Now, in Romans chapter 9 verse 13, the Apostle Paul makes a really big point, "Just as it is written, "Jacob I loved, but Esau I hated." Before they were ever born, the Lord chose Jacob, there was bound up in this promise a sovereign act, two nations, one stronger than the other, one serving the other. The purpose of God, to give grace to one line and withhold it from the other. We are not to question God's purposes, for God has a right to dispense His blessings according to His own sovereign will. Since God is creator of all things, He has, therefore, an unlimited right over all His creation. It was and is His own good pleasure that He created the world at all. Nothing God created had any claim on its maker. If man had no claim on God when he is innocent, has he somehow acquired the right by the fall? I believe that the answer is clearly a resounding, "NO!" God’s sovereign purpose, He chose Abraham, He chose Isaac, He chose Jacob and through them would come the Messianic line.

So Isaac receives God’s promises and builds an altar; like Abraham, Isaac makes a treaty with Abimelech.  But there’s a reason Isaac’s story is told this way: We see very clearly that God’s plan hasn’t changed; he’s leading Isaac down the same covenant path which He had previously led Abraham.

Verse 34, "When Esau was forty years old he married Judith the daughter of Beeri the Hittite, and Basemath the daughter of Elon the Hittite." First, bad choice, because one is enough. Second, these are pagans. Verse 35 says "And they brought grief to Isaac and to Rebecca."

And there we have the character of Esau. That’s why Hebrews 12:16, calls him a profane man. The Greek word "profane" means outside the threshold. It means outside the house. Outside the walkway, the common walk. He was a very common, earthy man. And so in the case of Esau, things went bad at birth, they went bad through the whole story of Jacob and Esau, and we will take a look at that.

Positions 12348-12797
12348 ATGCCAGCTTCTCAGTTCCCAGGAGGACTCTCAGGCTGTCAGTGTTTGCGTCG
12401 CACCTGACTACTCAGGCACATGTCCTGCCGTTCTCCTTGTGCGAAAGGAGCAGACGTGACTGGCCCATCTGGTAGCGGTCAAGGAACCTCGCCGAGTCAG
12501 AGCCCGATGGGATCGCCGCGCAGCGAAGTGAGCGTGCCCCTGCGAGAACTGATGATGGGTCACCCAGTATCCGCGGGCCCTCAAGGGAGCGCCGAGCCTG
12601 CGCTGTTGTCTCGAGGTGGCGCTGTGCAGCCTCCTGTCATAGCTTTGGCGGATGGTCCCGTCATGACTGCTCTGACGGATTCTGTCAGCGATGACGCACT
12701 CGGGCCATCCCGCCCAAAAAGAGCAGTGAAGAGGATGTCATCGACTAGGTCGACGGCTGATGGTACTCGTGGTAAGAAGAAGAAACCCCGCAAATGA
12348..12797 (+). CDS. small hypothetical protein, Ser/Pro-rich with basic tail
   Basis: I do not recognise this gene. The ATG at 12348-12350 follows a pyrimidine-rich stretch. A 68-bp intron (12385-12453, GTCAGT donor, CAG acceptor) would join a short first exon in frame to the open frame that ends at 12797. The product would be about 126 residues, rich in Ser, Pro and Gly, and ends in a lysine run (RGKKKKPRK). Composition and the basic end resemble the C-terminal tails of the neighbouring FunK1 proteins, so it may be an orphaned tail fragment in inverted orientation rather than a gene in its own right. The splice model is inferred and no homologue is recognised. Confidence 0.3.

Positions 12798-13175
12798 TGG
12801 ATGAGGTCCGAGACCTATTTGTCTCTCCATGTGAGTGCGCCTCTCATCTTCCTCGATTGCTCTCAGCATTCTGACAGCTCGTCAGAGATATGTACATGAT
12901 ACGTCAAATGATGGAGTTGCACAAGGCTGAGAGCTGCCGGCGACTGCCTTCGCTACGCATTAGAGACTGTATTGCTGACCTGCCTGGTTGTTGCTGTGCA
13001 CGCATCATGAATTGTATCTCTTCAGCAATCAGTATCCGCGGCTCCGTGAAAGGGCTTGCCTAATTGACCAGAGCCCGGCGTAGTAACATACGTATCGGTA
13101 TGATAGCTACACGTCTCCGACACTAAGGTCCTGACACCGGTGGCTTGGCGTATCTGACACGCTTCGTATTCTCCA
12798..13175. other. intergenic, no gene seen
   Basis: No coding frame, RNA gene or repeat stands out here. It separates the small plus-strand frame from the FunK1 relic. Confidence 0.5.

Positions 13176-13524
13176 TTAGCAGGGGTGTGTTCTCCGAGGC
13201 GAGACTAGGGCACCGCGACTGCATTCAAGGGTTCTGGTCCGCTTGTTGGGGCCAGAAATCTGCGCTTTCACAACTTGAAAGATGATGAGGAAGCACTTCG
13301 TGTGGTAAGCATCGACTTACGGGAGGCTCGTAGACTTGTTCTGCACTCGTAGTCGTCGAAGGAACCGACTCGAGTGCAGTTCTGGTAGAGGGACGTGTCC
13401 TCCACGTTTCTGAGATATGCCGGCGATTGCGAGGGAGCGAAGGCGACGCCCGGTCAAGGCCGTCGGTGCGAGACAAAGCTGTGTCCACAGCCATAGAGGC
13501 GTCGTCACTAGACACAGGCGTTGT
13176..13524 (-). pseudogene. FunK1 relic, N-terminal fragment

Chapter 27, "Now it came about, when Isaac was old and his eyes were too dim to see, that he called his older son Esau and said to him, "My son.” And he said to him, "Here I am." Isaac said, "Behold now, I am old and I do not know the day of my death. Now then, please take your gear, your quiver and your bow, and go out to the field and hunt game for me; and prepare a savory dish for me such as I love, and bring it to me that I may eat, so that my soul may bless you before I die."

So, it says Isaac was old, he was 137 if you do the mathematical calculation. Now, "his eyes were too dim to see, that he called his older son Esau and said to him, "My son.” And he said to him, "Here I am." Isaac said, "Behold now, I am old and I do not know the day of my death." Interestingly enough, he went on to live 43 more years. This is an indication of how he felt about Esau. God said, "The older will serve the younger," and the older was Esau, that was the prophecy. God said, "That’s how it’s going to be."

Now, if you will remember, back in chapter 25, verse 24, it says "When her days to be delivered were fulfilled, behold, there were twins in her womb. Now the first came forth red, all over like a hairy garment; and they named him Esau. Afterward his brother came forth with his hand holding on to Esau’s heel, so his name was called Jacob; and Isaac was sixty years old when she gave birth to them.  

So, "the first came forth red, all over like a hairy garment." Well, that would have been a huge disappointment, he was like wolfman or something, "and they named him Esau." then, "Afterward his brother came forth with his hand holding on to Esau’s heel, so his name was called Jacob." And, "Isaac was sixty years old when she gave birth to them. When the boys grew up, Esau became a skillful hunter, a man of the field, but Jacob was a peaceful man, living in tents." Here, we see a great distinction between the two. And "Isaac loved Esau," in other words, he liked that ruddy man, perhaps because he could deliver a good steak. "because he had a taste for game." Then it says, " but Rebekah loved Jacob."